Norwich is blessed with a wealth of hostelries to quench the thirst and chew the cud, but few are as famous as the Gardener’s Arms on Timberhill, one of the last family-owned pubs in the city. Partly dating back to the Seventeenth Century, the traditional ale house is stuffed with oldee worldee nooks and crannies, knotty oak beams and exposed brickwork. Its fame derives from an infamous past. The Gardener’s Arms might be the pub’s licensed name but, for years, it’s been known locally as the Murderers. Why? Because after closing time one late night in 1895, Frank Miles battered his estranged wife with a hammer and left poor Mildred for dead. Handy Frankie should have swung for his dastardly deed but the case attracted huge public sympathy and his death sentence was commuted to life imprisonment. What had the luckless Millie done to deserve such a sticky end? Apparently, she was seen with another man. Oh, that’s alright then.
If you’re passing Timberhill, be sure to pop in for a pint of real ale and admire the murder theme posted on every wall (Dr Crippin, Lizzie Borden, Bonnie and Clyde, Ruth Ellis to name but a few). I’d avoid the big screen soccer nights, though. The beautiful game murders civilised conversation.
Grey gays are in the news right now. For a start, Joel Grey, the actor who found fame as the camp Emcee from Cabaret, came out publicly at the grand old age of 82. His revelation prompted a conversation about the point of coming out so late in life, as if sexuality only preoccupies the young. For me, coming out at any age is better than never coming out at all. I guess that’s easy for me to say but I’m saying it anyway. A story I recently heard on the radio illustrates my point. A carer used to visit an elderly man. One day he unburdened his ‘dark secret’ and confessed to her that he was gay – but his shame stopped him from ever acting on his feelings. He died as he had lived. Alone.
And then there’s the Royal Pardon granted to Alan Turing. This was the man who cracked the Enigma codes used by German U-boats in World War Two and who many historians believe shortened the conflict by two years. Alan Turing was gay. Shortly after the war, he was convicted of gross indecency (a crime that only applied to gay men) and was chemically castrated. A fine reward from a grateful nation. He committed suicide soon after.
Following a determined campaign by his family, Alan Turing was pardoned in 2013, nine years after the offence of gross indecency was itself finally repealed. Last year, a film about his life was released, starring Benedict Cumberbatch as the mathematical genius. And now, the success of the Imitation Game has encouraged a new campaign, this time to pardon all 49,000 men convicted of gross indecency. Most of these men would have had their lives torn apart by this nasty little law. Some will be still be alive. Benedict Cumberbatch, the lovely lovey with the glorious name, has signed an open letter to the British Government in support of the campaign. There’s a petition. Please sign it if you can. I think it’s the least we can do.
I’ll finish off with my own little story about coming out in old age. Liam and I were having a bottle of red in our local when we overheard a conversation by a couple of old codgers standing next to us at the bar. It went something like this:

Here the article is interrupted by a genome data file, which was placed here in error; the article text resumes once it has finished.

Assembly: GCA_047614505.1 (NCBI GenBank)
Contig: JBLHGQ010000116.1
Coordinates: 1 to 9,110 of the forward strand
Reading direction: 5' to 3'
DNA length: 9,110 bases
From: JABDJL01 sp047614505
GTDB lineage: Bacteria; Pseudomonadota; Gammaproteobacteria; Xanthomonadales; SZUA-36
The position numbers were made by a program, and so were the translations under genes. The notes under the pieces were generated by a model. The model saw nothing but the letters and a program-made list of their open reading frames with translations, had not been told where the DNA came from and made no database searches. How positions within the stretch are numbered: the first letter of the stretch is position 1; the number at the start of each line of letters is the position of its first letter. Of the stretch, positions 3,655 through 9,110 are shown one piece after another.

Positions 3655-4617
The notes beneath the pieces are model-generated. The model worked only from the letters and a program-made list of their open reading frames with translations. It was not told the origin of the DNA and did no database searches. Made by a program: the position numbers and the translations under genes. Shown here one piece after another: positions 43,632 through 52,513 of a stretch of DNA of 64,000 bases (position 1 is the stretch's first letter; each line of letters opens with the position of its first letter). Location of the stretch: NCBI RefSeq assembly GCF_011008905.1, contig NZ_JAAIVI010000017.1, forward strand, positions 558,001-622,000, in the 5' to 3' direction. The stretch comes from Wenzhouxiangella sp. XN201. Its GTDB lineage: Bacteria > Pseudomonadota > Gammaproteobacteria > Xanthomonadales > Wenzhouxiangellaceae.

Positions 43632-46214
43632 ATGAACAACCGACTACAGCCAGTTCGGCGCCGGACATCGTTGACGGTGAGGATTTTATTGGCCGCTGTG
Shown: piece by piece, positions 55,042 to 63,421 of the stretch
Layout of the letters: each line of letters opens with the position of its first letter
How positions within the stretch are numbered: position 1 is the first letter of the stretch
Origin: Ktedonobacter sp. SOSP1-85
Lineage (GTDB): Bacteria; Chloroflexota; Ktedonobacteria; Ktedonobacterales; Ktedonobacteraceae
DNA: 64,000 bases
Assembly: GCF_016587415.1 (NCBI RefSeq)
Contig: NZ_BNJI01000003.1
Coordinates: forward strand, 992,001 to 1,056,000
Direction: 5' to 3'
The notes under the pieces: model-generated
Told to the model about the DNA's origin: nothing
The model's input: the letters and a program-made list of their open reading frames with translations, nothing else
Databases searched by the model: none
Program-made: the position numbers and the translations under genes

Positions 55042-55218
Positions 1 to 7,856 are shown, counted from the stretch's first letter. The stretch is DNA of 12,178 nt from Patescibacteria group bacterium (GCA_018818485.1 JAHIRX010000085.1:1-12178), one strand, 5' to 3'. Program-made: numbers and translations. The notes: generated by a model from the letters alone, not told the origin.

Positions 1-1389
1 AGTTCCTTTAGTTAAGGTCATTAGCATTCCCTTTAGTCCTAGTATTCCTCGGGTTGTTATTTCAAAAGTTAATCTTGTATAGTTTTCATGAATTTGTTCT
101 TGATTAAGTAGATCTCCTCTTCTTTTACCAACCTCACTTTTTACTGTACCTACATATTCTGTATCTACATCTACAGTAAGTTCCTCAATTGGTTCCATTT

You’re never too old for a cuddle. I wonder what the happened in the end?
I’ve always had a soft spot for Boy George, despite (or perhaps because of) his well-documented dependencies on booze and drugs, and his well-deserved real imprisonment for the false imprisonment of a rent boy in 2008. George is clean now and has been for years. From androgynous painted pop star to hard-boiled drug addict, DJ of considerable note to grubby punter, the rise, fall and rise again of George O’Dowd has been remarkable. He’s a survivor with insight, a rare commodity among the brattish celebrity class. I was never much of a Culture Club devotee but I do like a lot of George’s post-Culture Club solo work, particularly the haunting, lyrically waspish ballads that show off his voice to greatest effect. Recently, I tuned in to watch George sing with the BBC Philharmonic and I was surprised (shocked even) to hear that his voice has hit the floor (along with his balls, George recently said with typical candour). His deeper sound is growing on me. George’s latest challenge is a vocal polyp that may require surgery and it has forced him to cancel a Culture Club reunion tour. Get well soon, George.
That was then…
This is now…
A multi-coloured market is the throbbing heart of Norwich, the surrounding streets are its arteries. The daily beat is supplemented by an assortment of buskers, street entertainers and artists, all welcome to try their hand and let the discerning and not so discerning public decide who deserves a few coppers tossed in their hat. The city council encourages the trade, no licence required.
Wandering back from my daily grind at the gym, I came across several new artistic additions to the marketside streetscape.
Two People Killed Every Week
1 in 3 Women
1 in 5 Men
750,000 Children Witness Domestic Violence
Norfolk Men Say No
Norfolk Says No
If you’re knocking your partner about, get help. If you’re being knocked about by your partner, seek help. Simple but effective.
Norfolk Says No Campaign.